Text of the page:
How to Get Privacy When You Share a Living Space

Thứ bảy - 27/04/2024 01:08
A guide to finding time & space to be alone when you live with others When you share a living space with other people, it can feel like you never have a second for yourself. If you're looking for ways to relax with some me time, or just to...
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When you share a living space with other people, it can feel like you never have a second for yourself. If you’re looking for ways to relax with some me time, or just to establish some privacy in your own home, you’ve come to the right place. In this article, we’ll share simple and practical ways to get alone time in a shared living space, whether you’re living with extended family, your partner, or roommates. Read on to get the privacy you deserve.

Things You Should Know

  • Objects like a room divider, curtain, or bookcase can be used to create your own private space if you share a bedroom.
  • Find a corner in your shared space that is only yours to work or relax in. Add a table to make a workspace and a plant or bookcase next to it to make it private.
  • Talk to your family and roommates to schedule times when a shared space is yours or theirs to use, and add the schedules to a calendar.

Carve out privacy with a room divider.

  1. Add a divider, curtain, or bookcase to make your own bedroom space.
    If you share a bedroom with a sibling or roommate, rearrange your furniture to divide up your spaces. Use a bookshelf or dresser to designate your half of the room, or set it next to your bed as a barrier so you can relax in peace. If you don’t have a lot of space to rearrange, place a thin divider between your part of the room. Or, hang a curtain from the ceiling.[1]
    • If you don’t have space to make a full barrier, carve out a corner for yourself. Make your own reading or vanity nook by placing a shelf or curtain along one of the corner walls.
    • Switching out your bed to a loft bed (or building your own) is a great way to save space and create a private area for yourself, too.
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Create your own corner in shared living spaces.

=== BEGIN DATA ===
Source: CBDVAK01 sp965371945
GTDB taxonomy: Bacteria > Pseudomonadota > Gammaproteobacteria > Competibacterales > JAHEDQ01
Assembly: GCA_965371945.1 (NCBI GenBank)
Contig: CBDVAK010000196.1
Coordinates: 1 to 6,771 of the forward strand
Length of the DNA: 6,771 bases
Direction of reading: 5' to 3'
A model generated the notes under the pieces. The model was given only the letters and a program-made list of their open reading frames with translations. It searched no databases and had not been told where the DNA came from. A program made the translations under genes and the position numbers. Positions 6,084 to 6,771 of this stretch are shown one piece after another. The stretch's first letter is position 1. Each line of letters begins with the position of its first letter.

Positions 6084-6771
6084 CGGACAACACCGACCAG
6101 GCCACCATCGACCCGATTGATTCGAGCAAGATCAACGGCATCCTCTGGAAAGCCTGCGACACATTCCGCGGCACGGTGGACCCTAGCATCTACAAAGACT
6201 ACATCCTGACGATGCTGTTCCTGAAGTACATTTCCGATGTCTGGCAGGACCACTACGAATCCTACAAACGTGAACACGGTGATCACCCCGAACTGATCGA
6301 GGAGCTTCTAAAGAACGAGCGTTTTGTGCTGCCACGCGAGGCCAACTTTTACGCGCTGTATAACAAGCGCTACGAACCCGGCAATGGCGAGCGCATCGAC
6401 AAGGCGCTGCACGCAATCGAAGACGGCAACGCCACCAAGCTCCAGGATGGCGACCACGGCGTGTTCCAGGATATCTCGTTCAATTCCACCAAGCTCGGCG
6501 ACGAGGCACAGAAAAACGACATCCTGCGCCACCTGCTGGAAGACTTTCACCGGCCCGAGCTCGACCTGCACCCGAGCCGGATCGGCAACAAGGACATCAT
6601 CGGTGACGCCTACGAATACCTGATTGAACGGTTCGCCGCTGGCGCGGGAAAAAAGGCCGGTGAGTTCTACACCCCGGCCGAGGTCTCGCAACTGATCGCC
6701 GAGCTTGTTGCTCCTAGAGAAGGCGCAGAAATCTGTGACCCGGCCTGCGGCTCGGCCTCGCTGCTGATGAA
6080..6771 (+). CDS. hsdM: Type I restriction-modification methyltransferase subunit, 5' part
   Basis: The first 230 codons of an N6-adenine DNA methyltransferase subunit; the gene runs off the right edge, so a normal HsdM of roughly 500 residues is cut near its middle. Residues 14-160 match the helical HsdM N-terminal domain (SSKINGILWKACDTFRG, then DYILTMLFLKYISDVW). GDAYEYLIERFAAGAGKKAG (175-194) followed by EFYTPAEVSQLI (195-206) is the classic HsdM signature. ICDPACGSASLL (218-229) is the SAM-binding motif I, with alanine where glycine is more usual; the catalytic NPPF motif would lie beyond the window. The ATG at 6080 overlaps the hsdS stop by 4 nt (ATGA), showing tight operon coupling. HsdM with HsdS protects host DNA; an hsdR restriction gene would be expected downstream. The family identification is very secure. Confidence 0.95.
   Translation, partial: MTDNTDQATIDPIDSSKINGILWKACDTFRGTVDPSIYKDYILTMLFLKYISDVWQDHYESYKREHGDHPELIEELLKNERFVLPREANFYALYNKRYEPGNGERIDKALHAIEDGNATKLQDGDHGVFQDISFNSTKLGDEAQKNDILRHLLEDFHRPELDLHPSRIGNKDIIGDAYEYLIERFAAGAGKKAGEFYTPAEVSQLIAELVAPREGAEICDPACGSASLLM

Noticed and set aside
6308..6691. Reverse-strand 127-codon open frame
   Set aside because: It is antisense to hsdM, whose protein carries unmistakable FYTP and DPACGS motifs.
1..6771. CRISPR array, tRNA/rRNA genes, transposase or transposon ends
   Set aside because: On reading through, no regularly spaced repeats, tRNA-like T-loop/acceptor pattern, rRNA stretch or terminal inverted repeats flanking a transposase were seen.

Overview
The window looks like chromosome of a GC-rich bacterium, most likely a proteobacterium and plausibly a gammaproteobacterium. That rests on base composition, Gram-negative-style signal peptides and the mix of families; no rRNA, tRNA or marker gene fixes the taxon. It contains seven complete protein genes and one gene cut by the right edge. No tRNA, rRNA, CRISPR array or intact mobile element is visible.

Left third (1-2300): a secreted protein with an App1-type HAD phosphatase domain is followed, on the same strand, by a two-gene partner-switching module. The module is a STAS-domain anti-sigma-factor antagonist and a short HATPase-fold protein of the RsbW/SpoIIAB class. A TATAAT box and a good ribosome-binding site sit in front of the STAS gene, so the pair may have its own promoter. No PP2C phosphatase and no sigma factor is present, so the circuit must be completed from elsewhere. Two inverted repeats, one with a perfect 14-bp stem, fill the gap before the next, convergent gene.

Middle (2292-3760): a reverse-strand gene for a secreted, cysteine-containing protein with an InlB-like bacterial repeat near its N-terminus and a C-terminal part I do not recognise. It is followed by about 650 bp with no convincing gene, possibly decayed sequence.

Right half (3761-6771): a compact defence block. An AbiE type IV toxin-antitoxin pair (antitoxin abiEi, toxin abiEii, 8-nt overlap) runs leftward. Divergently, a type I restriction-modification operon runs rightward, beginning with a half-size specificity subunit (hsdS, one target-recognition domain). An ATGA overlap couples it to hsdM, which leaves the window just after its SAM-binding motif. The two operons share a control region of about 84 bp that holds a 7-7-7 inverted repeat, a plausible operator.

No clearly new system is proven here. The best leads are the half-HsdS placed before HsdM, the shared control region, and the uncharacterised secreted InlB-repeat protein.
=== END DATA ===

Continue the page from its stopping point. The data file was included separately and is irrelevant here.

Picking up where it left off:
1. Find a spot in the kitchen, dining, or living room to work and relax.
    This might be as simple as flipping around a chair in the living room to close yourself off or claiming a stool at the kitchen counter. Or, place a small table in the corner of the dining room and set a tall plant next to it to make a private workspace. If your home has a big enough closet, throw some pillows on the floor and create your own personal lounge.[2]
    • Repurpose furniture you already have to make your space. Use a nightstand or an accent table in the living room as a desk or pull a chair onto your porch to relax on.
    • Whether you’re using your computer for work or entertainment, keep it private by adding a privacy filter on the screen. Or, set up a divider or folders on each side of your computer.

Schedule time for yourself in shared spaces.

  1. Set aside chunks of time when the living or dining room is all yours.
    Talk to your family about the shared areas you all want to use in your home and when. For example, you might want to use the patio to work out on weekday mornings and the kitchen table before dinner to do homework. Then, write down all of your schedules on a whiteboard or sync your electronic calendars together so you remember when and where someone is having alone time.[3]
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Create a peaceful space in your bathroom.

  1. Add candles or plants to your bathroom to make it relaxing for me time.
    If you live with a lot of people, the bathroom might be your only true private space. So, make this room a comfortable place to relax, journal, meditate, or read. Place candles on the counter, hang a plant in the shower, and put up fun artwork on the walls. If you have the space, add a stool or chair in the corner.[4]
    • If you can’t permanently add these items to the bathroom, store them in a basket in your room and bring them into the bathroom when you want peace and quiet.

Wear noise-canceling headphones.

  1. Use headphones to...
    Use headphones to be in your private world and shut out distractions. Headphones are a great way to enjoy a show, music, or podcast and communicate to your family or roommates that you don’t want to be disturbed. Just look for a pair that tunes out the ambient sounds around you. Then put them on while you work, shut your eyes and meditate, or simply to block out the distracting noises of your family.[5]
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Wake up early.

  1. Get alone time by waking up a few hours before everyone else.